Monday, January 13, 2014

Menu Planning:: Grocery List Cards

In November, I was blessed to be at a women's event at which Sarah Roe was the guest speaker.  She shared her knowledge of couponing and price-matching in a very concise, easy-to-understand way...even for me...and some things that have never made sense to me started to click.  Then, a few weeks later, her sister Kristy Still of Mommy Hates Cooking just so happened to be the guest speaker at my MOPS group meeting!  Kristy taught us all about her menu planning methods, and combined with Sarah's money-saving wisdom, I felt ready to tackle the grocery store!

Both suggested shopping for at least a week at a time in order to lessen the number of trips to the store (because we all know how going into the store for one thing always leads to a basketful of stuff we don't need).  Well, I've always shopped for two weeks at a time to coincide with the hubby's pay periods, and I despise grocery shopping so much that I rarely go into the store between trips.  So, hurdle one down.

Both also pointed out the importance of a list, and how sticking with that list makes all of the difference.  Seems like a simple enough task, right?  Well, I'm the most scatterbrained human I know, and I am not kidding when I say that while writing a grocery list, if hot dogs is on the menu, I'd forget to write down hot dog buns.  And anyone who's ever had to eat bun-less hot dogs for dinner will tell you that just ain't right.

Since I'm a ninny, I devised a foolproof plan for writing up my meal-planning grocery list.  Pre-written lists for each meal.  I even include how many nights we'll have each menu item, plus a carb count if I have it, to make choosing the two weeks of meals a little less complicated, too.  I just hand the entire deck of index cards to Jason and let him choose enough dinners to add up to 14 meals.  Then, the only list you have to make before shopping is for non-food items and any snacks or desserts, and lunches.  If you tend to always buy the exact same items in any of those categories, it wouldn't hurt to write up an extra card including those items that you purchase every time, too!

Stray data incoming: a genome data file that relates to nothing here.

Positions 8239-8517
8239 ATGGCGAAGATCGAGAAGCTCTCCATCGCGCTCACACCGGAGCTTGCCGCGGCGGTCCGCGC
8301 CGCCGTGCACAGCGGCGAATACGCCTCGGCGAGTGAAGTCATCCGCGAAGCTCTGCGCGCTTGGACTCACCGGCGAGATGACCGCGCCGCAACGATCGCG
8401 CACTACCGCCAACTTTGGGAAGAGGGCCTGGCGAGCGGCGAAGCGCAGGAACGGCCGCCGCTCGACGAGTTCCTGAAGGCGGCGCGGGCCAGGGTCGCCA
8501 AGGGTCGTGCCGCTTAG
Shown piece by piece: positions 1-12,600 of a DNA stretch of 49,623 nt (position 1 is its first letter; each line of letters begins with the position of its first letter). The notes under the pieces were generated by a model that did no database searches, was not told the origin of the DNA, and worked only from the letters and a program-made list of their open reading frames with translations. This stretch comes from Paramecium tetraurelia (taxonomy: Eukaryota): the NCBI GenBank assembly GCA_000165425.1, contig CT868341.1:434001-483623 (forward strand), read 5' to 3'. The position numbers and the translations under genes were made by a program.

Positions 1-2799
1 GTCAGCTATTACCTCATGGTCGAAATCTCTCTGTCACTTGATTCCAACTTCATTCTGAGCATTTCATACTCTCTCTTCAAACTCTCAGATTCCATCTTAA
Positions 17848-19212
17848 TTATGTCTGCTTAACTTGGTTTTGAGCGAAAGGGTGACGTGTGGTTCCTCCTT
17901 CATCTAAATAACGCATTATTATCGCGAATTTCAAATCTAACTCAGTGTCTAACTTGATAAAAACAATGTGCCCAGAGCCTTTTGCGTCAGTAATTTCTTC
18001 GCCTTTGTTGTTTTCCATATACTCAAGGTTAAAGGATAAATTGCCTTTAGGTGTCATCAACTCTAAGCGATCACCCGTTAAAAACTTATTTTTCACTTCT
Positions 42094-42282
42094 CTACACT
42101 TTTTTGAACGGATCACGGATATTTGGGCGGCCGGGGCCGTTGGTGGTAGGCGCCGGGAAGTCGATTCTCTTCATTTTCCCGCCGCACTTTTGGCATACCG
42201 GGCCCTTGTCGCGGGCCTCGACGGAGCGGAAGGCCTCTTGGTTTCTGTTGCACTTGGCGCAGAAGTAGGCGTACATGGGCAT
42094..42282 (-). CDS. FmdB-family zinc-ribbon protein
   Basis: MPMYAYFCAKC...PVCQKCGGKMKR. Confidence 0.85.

The majority of the meals in my repertoire make leftovers, so we have them two nights in a row.  And since we have to count carbs for my diabetic hubby, I always record the carbs per serving on the cards of meals I've counted out.  I generally have tons of condiments and spices on hand, but if a particular meal requires an oddball item, I'll record it on the card, too, so that I know to double check my pantry before shopping.
I know they look like recipe cards, but they're not.  Ironically, I have a fairly decent memory for cooking, and rarely follow a recipe the same way twice...and I don't measure anything.  I don't record on the cards anything that is a staple item that I always have on hand....spices, flour, condiments, oil, garlic, butter, etc.  Because I replenish those items regularly anyway, and the less clutter on the cards, the better.  I'm sure you noticed, but I color code the items by category so that while I'm shopping, all I have to do when I'm in the meat department is flip through the cards and make sure I've got all of the meats, and so on and so forth for produce, cans, etc.

Another way to code the cards that you may find useful:  denote with a little clock any meals that are super-quick to make, and a dollar sign any that are super-cheap!  Because if you're like us, there are weeks that we need quick and cheap.

This is just the OCD in me, but I always record the items for each meal in the exact same order.  It just helps to keep me from inadvertently skipping a category when I'm harried or not paying attention.
Wanna make your own cards?  Just grab a deck of large index cards, and a handful of colored pens.  Personally, my mind can only handle a few categories, so a couple of mine are very broad.  For example, the orange includes bread, pasta, rice, grains, dried beans, tortillas, pastries, bagels, chips....see what I mean.  But because I know what is in that category, it works for me.  You get as creative and crazy as you want.  As for me, I'm all stocked up on crazy.

It'll be worth the hand cramp, I promise.  Not having to remember every single item for each recipe is such a wonderful thing...for me at least!

Once you've got a stack of cards, you can store them in your recipe box, or if you're a binder girl like Kristy and Sarah, the cards fit conveniently into 4x6 photo sleeves!  You could put a few sheets of these sleeves at the front of your binder (or buy one of those cheap little brag books) and place the cards for that shopping trip in them.  Then, you can use a dry-erase marker to check off items as you add them to your cart!  You can even slip any coupons you have for each meal into that sleeve behind the card, and note any price matches!

If you haven't already, I highly recommend you go check out both Kristy and Sarah's sites via the links in the opening paragraph!  Both girls have a heart for God, and readily share wonderful recipes and thrifty ideas!  Sarah has another site for food allergy recipes in addition to her regular blog, and Kristy's recipes are always easy, fast, and delicious!

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